Sociological research on transgender and gender nonconforming (gnc) people has emphasized the interplay between identity and institutional contexts as constraining through hegemonic norms and dominant ideologies on sex and gender. Research in feminist trauma studies focused on insidious and embodied trauma has demonstrated numerous prospects for healing. In bridging these two fields of study through a socio-phenomenological lens, this paper shows how consciousness emerges in ways that facilitate the development of a type of bodily agency. Empirically, the paper examines whether trans and gnc people can use movement-based activities for healing, and how that healing occurs in particular spaces. In reflection of the impacts of insidious traumas on both the body and mind, this paper radically re-centers the body to consider the potential for healing through movement. Through an analysis of in-depth interviews with trans and gnc people on their engagement with movement-based activities, I argue that participation in movement, on one’s own terms, enables a practice of bodily freedom. Moving beyond constraint and regulation, bodily agency requires a degree of bodily awareness (consciousness) that can emerge through participating in movement-based activities in trans-centered and “personally-public” spaces. These results show that movement-based activities support trans and gnc people in healing from the impacts of insidious traumas. These findings have empirical importance, exemplifying the power of fostering intentionality through movement practices, as well as theoretical implications for understanding dynamics of agency and constraint in processes of healing from embodied oppression outside of formal therapeutic landscapes.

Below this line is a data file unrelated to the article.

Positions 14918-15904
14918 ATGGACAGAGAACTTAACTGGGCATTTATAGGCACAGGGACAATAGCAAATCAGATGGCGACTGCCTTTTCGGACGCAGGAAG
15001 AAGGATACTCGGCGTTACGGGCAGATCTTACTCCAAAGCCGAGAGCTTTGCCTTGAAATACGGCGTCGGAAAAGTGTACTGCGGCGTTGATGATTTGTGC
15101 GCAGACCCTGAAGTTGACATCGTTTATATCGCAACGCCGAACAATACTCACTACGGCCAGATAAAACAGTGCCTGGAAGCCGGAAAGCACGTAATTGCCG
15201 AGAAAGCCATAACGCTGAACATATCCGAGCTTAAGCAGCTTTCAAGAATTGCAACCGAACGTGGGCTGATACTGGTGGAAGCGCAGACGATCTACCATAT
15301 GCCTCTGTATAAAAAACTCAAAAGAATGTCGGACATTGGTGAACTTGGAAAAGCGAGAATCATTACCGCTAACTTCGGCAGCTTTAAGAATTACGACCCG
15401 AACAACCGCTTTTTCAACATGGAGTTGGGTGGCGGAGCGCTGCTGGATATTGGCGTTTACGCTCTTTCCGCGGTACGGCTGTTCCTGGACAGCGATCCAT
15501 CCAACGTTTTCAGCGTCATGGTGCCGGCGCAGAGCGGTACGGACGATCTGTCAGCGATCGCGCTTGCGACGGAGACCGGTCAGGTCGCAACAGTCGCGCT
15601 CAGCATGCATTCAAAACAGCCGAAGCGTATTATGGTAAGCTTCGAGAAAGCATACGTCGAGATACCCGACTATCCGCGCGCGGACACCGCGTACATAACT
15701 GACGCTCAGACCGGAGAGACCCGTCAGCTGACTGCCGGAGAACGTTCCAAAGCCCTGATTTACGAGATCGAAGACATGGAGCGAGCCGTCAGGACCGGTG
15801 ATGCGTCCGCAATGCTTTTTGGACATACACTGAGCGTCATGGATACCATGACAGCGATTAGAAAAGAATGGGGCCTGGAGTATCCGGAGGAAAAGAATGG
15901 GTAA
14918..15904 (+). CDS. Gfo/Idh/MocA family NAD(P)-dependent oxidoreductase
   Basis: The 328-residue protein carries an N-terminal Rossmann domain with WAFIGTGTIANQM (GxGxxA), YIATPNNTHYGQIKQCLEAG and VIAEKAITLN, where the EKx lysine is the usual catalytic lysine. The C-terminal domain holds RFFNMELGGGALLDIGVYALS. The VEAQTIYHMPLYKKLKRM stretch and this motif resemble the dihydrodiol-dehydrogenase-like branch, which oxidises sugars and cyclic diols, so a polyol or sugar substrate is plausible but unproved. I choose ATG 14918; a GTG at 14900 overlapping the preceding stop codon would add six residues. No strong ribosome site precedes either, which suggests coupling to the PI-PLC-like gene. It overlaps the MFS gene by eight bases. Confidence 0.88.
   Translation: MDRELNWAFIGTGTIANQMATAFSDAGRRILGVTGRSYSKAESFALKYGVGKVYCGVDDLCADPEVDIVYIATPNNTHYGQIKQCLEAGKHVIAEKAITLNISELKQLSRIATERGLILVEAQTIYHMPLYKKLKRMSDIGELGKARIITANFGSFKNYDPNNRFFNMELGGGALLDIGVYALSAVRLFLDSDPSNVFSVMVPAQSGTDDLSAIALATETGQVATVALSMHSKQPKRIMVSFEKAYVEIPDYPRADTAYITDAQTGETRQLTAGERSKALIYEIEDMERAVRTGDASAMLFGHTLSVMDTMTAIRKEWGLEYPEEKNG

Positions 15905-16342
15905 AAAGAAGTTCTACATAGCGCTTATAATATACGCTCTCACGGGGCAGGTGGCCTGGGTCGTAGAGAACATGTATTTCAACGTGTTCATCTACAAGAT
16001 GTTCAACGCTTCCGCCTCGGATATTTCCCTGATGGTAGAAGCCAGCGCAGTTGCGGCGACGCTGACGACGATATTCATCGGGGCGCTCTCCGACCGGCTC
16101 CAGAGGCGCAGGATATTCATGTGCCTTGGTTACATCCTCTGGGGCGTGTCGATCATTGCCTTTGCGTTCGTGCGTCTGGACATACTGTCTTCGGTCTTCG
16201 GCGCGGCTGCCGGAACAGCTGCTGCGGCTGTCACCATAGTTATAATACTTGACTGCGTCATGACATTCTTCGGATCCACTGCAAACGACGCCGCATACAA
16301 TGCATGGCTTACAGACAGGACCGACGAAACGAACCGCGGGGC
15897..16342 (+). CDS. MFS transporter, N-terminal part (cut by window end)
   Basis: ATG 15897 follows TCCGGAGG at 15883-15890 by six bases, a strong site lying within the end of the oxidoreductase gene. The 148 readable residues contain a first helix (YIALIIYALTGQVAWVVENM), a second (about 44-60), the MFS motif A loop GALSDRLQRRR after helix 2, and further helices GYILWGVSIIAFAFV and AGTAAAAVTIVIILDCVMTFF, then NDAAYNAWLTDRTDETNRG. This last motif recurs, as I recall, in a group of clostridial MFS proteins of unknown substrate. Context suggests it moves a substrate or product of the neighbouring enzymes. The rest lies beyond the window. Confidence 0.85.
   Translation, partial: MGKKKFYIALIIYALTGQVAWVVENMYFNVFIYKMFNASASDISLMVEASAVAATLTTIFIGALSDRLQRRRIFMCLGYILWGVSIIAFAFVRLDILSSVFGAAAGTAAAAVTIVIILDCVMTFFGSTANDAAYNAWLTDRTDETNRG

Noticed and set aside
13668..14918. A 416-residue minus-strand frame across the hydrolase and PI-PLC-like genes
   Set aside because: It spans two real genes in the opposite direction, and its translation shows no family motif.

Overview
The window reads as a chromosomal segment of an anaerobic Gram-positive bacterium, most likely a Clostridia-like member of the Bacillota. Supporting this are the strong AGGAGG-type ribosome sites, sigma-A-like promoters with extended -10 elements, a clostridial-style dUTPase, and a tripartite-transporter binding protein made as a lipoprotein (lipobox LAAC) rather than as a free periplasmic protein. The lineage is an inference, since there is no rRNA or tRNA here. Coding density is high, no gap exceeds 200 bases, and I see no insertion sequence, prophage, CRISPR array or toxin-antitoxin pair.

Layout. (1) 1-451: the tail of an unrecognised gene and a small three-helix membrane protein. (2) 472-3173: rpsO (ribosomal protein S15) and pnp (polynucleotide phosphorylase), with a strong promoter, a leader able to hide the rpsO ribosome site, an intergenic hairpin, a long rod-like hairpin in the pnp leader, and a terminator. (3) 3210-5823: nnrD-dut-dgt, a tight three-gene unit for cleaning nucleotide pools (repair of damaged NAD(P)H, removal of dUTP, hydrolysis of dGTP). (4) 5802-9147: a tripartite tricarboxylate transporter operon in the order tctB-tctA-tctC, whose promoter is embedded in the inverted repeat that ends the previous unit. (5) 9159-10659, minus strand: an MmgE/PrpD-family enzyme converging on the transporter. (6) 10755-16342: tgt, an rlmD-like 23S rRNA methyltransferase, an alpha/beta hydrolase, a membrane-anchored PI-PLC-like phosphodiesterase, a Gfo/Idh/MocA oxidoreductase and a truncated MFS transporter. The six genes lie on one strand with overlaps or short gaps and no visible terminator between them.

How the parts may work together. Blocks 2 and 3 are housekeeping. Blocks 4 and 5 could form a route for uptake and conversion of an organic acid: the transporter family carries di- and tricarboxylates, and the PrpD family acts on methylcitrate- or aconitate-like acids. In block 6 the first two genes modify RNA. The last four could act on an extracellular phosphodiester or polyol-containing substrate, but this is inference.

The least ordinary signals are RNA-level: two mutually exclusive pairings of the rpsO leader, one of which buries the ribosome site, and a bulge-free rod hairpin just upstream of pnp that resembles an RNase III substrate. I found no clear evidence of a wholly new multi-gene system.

Blake-Leibowitz, KP, "“Being Able to Breathe Publicly:” Trans and Gender Nonconforming People Healing through Embodied Activity" (2019). Sociology Honors Projects. 61.
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